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    Pulse Generators

    What is a pulse generator?

    Pulse generators are electrical test equipment used to generate pulses that are injected into devices under test in order to study the behaviour of these devises

    Pulse generators are used to provide pulses for use in various electronic applications. Although most products are voltage sources, current pulse generators are also available. In addition to injecting pulses into the device under test, pulse generators that also function as digital delay generators can be used as a stimulus or clock signal. For example, pulse generators that work as digital delay generators can be used to drive lasers, modulators, or optical components. Pulse generator outputs can also produce the modulation signal for a signal generator, an electronic device that generates repeating electronic signals in either analogue or digital form.

    Functions and capabilities

    • Rectangular wave generation: designed to produce pulses that are rectangular in nature, often capable of driving logic circuitry, although they are not necessarily confined to just this type of application.

    • Pulse width: the pulse width can be varied to produce a variety of waveforms

    • Repetition rate: repetition rate is a key parameter. When used in a "free run" mode, the repetition rate can be varied.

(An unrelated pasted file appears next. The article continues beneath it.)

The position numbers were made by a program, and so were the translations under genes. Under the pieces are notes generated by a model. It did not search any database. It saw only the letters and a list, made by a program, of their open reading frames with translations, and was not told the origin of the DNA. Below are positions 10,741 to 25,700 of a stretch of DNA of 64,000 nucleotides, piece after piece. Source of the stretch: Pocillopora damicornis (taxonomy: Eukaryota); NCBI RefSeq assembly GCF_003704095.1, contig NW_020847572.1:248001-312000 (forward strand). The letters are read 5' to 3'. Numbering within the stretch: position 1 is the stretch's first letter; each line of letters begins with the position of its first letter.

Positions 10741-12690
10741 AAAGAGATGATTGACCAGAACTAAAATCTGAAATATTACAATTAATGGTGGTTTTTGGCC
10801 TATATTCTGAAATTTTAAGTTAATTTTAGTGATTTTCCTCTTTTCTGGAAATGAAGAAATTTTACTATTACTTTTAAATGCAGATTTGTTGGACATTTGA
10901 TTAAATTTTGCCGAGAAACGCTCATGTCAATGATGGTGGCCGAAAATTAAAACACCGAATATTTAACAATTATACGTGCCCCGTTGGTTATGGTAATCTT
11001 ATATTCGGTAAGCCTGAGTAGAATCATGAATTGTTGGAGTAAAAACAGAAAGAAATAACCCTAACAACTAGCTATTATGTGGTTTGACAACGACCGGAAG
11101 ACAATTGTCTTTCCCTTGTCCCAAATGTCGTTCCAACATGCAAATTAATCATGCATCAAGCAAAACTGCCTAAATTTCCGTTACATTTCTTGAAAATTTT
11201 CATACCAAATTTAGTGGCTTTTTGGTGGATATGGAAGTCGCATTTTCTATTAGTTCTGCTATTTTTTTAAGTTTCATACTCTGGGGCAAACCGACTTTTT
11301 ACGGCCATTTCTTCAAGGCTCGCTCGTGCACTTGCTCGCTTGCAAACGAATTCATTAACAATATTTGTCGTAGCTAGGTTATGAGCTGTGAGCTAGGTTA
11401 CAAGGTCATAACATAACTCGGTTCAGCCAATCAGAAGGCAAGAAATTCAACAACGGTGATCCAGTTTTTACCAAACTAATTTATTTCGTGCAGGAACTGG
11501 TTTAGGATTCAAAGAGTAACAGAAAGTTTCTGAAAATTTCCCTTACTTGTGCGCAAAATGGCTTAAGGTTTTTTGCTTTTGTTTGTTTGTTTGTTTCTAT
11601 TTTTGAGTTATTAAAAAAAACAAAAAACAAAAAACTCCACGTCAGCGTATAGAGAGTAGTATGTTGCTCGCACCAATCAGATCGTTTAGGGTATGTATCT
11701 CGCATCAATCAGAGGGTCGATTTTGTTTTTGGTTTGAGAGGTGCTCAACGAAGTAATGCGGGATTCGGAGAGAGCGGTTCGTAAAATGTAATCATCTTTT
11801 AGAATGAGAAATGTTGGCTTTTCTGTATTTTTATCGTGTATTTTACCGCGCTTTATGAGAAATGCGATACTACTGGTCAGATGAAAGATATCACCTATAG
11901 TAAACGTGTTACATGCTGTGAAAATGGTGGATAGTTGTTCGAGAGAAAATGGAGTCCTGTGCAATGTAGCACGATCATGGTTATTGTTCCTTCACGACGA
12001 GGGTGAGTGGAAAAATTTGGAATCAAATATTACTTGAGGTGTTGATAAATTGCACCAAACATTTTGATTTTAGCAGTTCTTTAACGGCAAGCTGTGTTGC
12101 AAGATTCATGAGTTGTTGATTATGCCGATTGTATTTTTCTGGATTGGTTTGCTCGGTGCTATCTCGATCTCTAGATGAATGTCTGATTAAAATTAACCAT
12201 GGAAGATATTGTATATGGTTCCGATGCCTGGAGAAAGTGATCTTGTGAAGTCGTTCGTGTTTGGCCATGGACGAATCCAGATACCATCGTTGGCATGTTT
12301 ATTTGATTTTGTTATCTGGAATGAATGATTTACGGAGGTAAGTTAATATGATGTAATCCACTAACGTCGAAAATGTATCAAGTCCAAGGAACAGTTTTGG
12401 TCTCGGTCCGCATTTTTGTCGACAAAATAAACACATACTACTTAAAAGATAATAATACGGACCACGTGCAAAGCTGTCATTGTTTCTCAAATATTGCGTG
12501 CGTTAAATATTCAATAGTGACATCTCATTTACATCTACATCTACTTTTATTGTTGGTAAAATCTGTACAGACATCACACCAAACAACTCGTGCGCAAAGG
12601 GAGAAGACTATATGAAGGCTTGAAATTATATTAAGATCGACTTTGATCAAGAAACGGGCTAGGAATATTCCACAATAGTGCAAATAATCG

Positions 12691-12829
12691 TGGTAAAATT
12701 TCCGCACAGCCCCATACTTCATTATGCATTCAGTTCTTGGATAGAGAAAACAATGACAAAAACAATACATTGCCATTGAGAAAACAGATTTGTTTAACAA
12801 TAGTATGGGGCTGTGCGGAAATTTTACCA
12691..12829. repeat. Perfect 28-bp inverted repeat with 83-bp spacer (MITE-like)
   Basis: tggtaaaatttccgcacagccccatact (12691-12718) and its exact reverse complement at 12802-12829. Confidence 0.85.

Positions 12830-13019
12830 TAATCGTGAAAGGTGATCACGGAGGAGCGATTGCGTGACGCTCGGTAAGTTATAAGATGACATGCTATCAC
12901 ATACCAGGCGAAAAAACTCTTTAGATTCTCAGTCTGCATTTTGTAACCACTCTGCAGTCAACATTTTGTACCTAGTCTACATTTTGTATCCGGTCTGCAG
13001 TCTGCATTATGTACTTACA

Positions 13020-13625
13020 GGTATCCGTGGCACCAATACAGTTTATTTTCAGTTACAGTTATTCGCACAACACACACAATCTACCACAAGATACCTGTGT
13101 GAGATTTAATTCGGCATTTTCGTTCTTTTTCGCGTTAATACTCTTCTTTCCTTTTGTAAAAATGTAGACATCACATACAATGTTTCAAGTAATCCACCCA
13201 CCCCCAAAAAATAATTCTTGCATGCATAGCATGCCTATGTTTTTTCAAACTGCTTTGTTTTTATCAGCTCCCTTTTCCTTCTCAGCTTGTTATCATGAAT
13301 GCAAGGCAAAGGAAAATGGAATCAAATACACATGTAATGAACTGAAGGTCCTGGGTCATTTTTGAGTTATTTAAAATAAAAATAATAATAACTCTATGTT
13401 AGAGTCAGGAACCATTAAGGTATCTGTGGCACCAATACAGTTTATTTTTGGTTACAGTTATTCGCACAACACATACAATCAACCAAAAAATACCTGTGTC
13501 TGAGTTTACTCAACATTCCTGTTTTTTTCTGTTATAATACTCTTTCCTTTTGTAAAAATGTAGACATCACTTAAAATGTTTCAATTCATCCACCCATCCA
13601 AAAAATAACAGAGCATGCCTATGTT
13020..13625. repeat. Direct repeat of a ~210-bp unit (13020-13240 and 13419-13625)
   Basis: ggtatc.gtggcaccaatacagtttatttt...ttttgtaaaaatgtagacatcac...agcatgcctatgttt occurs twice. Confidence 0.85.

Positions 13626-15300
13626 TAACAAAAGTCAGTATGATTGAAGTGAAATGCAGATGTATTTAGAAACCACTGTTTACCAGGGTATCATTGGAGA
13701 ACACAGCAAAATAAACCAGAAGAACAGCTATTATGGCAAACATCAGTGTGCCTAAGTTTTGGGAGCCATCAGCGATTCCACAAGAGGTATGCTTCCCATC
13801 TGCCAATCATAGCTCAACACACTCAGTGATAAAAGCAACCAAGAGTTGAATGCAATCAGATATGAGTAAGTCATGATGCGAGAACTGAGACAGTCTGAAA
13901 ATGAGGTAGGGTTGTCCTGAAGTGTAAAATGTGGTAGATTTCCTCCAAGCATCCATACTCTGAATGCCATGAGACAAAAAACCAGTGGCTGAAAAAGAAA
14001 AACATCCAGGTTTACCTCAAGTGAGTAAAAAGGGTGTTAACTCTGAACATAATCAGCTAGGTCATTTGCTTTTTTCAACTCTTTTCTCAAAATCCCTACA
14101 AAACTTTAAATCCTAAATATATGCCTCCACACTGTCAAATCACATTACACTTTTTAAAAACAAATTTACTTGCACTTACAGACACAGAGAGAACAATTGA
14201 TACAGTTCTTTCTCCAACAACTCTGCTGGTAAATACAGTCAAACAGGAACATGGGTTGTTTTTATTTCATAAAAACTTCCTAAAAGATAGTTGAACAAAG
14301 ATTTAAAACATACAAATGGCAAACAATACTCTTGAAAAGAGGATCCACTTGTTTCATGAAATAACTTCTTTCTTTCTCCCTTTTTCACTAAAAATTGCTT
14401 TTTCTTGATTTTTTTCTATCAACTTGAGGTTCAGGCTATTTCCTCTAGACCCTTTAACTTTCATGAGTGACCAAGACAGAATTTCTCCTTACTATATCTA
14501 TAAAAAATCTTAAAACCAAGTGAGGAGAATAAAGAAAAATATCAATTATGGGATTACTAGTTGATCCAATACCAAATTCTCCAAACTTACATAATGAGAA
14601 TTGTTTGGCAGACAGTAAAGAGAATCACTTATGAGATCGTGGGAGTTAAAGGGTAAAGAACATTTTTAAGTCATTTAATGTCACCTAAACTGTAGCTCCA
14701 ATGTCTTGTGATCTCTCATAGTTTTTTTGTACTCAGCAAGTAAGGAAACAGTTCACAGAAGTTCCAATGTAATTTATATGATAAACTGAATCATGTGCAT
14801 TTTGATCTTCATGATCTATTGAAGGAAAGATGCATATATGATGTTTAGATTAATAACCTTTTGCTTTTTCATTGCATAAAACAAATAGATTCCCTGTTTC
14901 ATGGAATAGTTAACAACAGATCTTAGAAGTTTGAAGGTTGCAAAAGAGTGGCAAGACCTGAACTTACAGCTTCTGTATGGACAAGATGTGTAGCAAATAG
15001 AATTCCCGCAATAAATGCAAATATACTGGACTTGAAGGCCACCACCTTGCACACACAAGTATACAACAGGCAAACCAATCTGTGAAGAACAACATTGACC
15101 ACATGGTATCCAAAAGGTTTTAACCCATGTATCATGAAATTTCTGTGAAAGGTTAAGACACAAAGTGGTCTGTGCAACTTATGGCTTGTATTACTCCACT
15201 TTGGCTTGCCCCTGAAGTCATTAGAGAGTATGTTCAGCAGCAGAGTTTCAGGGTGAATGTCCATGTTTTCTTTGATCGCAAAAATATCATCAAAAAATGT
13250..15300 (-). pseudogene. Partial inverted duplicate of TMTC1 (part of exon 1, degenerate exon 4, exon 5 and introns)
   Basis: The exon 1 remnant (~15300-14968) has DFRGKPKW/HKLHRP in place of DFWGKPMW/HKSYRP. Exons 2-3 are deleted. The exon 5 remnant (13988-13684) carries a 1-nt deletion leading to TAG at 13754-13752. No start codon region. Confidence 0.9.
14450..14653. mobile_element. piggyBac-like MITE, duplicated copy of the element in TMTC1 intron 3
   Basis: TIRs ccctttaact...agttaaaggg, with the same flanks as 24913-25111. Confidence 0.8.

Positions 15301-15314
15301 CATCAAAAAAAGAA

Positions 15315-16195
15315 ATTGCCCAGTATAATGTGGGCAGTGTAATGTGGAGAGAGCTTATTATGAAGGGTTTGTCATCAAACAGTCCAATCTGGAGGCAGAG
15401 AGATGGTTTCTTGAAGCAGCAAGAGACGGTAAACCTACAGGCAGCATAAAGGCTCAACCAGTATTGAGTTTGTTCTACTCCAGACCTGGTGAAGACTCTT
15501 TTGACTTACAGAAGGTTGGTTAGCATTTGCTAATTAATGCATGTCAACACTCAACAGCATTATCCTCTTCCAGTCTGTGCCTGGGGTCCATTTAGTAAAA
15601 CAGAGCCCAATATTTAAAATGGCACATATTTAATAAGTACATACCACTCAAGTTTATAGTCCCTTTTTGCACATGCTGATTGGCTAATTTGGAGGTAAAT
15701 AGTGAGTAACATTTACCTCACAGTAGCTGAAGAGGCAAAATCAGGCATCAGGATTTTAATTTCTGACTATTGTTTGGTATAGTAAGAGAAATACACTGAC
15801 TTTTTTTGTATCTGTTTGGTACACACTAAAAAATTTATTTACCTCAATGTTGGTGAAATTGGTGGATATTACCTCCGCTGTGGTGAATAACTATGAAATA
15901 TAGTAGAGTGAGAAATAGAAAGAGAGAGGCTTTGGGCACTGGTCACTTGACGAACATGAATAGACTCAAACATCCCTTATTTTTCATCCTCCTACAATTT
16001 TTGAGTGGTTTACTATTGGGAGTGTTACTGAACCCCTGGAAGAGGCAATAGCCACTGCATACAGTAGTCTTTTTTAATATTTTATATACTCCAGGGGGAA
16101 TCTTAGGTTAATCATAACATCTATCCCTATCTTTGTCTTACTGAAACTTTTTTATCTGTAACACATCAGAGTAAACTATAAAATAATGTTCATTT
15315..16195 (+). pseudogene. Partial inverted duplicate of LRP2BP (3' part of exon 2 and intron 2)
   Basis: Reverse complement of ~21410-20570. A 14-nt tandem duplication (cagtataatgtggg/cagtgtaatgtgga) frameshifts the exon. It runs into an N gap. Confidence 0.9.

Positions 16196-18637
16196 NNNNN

• Pulse trigger: using an external waveform, it is possible to trigger the pulse generator. Pulse triggering can normally occur on either the negative or positive edge via a selection switch.

    • Pulse delay: when a pulse is triggered it is normal to be able to select a delay for the pulse from the pulse generator. This delay is adjustable.

    • Pulse amplitude: although the pulse amplitude will normally be required to drive logic circuits, the amplitude is normally adjustable.

    • Pulse rise and fall times: for some applications it may be necessary to be able to adjust the rise and fall times of the logic outputs.

    Pulse generators may use either digital or analogue techniques, or both. Elements such as triggering and the pulse generation will almost certainly utilise digital technology, but aspects such as the rise and fall time control on the pulse generator are likely to use analogue techniques.

    Multichannel pulse generators are also available and can produce several channels of pulses with independent pulse widths and delays with independent outputs and even independent polarities.

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